The woman Cybill referred to was a friend of a friend we had met only one time at a party. She was at least ten years younger, blond, quite attractive, and about as Baptist a human being as ever existed—conservative as they come. “You do realize the woman is white?” I retorted. “And probably against mixing races.”

“Yes, I do. But I talked to her at some length, and I think she’s desperate for a good man. And, she’s kept her virginity.”

This revelation threw me for a loop. “How in the world do you know that?” I pursued.

“She told me. Flat out told me after her second gin and tonic. You know,” she continued, “Henry has taken up with so many floozies, white girls included, he might be ready for a truly sweet one.”

I mulled over her suggestion and flashed a thumbs-up. “Does she play bridge?”

“As a matter of fact, yes.”

“In that case, heck yes, let’s set them up.”

And we did. Their first blind date was such a success that the two married less than six months later. I was Henry’s best man, and from their wedding onward, we socially interacted quite often and, once again, ran in the same circles.

Forty years later, Henry’s wife died in a tragic car accident. Henry never considered himself remarriage material, given his health issues. Once again, Cybill and I tried to find a perfect match for him, mostly with widows, but Henry refused to take the bait. When I asked him why, he said no one interested him, with one exception. “And who might it be?” I asked him.

“Your Cybill. She’s the only woman I would ever consider. That one day years ago when she threatened me to protect you, I knew then and there she was the kind of gal I wanted.”

I remember smiling at him with a most satisfying look. “Sorry, friend. It ain’t going to happen. The lady is currently taken.”

“Exactly,” he replied. “Cybill loves you and only you, and I respect that.”

“A Fourth Interview”

By the fourth interview, Leroy had polished the procedure to a familiar shine. Typically, he invited his candidates to meet him at a location meaningful to both the interviewee and him. In this case, when he telephoned Henry O’Brien, he asked his friend to meet him at the site of their old football stadium. Years earlier, a new stadium had been constructed; the old location remained an athletic facility but in the guise of a soccer field. Leroy sat on a player’s bench, midfield, awaiting his friend. He reminisced about the last game he played as a senior, the one and only game his team won that year. It was the game Coach Peterson utilized the trick ploy of a reverse handoff from quarterback to center. Henry scored the winning touchdown by lunging into the end zone with two seconds remaining on the game clock. The win against an equally horrible football program became as monumental an event as had the team won a state title. It simply proved they weren’t the worst team in the state. A year later, when Henry became a senior, the team won the division championship and competed in state playoffs. Much of the credit for the school’s resurgence success belonged to the front linemen and, of course, an upstart quarterback, someone other than Leroy. Still, Leroy and Cybill attended those games and supported Henry as if Henry had been a brother. The same support continued when Henry played at ISU. But on this late afternoon, the old high school stadium would serve its purpose of rekindling memories. The oak trees and maples surrounding the field were ablaze in red and gold and matched the tranquil setting for two friends to relive old times.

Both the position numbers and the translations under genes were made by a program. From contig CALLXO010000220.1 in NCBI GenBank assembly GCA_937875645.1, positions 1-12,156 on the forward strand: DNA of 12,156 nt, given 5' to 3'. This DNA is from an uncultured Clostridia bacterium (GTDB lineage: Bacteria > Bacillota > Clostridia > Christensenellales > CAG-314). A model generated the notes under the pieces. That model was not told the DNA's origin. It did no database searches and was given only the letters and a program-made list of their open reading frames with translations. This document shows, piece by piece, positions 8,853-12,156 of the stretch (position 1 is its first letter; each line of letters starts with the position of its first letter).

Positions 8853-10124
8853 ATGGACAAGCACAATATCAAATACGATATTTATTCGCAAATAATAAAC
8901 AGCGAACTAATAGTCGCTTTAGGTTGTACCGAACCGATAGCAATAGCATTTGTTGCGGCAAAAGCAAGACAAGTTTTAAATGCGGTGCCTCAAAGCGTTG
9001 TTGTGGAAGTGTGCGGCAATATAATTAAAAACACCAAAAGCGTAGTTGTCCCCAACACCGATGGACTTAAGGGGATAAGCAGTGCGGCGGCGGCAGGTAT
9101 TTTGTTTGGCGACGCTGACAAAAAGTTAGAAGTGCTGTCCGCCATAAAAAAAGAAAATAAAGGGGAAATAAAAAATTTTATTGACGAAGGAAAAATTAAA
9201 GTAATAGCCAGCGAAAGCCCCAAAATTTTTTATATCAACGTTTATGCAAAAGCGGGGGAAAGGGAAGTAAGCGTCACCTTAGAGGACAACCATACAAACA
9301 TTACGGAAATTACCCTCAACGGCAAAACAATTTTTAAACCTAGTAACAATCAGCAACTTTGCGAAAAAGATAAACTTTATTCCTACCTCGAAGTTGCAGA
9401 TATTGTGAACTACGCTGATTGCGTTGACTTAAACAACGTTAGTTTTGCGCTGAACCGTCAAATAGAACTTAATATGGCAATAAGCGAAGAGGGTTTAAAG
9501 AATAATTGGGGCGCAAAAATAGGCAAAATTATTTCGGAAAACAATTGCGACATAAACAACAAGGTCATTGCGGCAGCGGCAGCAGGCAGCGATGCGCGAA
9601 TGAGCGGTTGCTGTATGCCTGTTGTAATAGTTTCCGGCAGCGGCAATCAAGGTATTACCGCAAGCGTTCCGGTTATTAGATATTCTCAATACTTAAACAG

Henry limped to where Leroy sat and bumped shoulders. “This sure brings back memories,” he said.

“Yes, it does,” Leroy replied. “Lots of good times.”

“Indeed, they were,” Henry emphasized. “But you know what I miss the most?”

“No. Do tell.”

“I miss those crazy dinners a few years back when you, me, Cybill, and Sandy indulged a little too much and talked our fool heads off until three in the morning.”

“I remember those days well, Henry. I don’t think we left a subject uncovered by the four of us. We could turn any topic into outrageous laughter.”

Henry laughed quietly, recalling a few of those conversations. He glanced around the empty field and stared off in the distance in the direction of the scoreboard. “I know there’s a reason you asked me to meet you here, Leroy. Care to share it?”

Leroy had become accustomed to the question. Likewise, he no longer minced words and came right to the point. “I have a favor to ask of you. If I were to die soon, could I count on you to look after Cybill? To be my replacement, as it were?”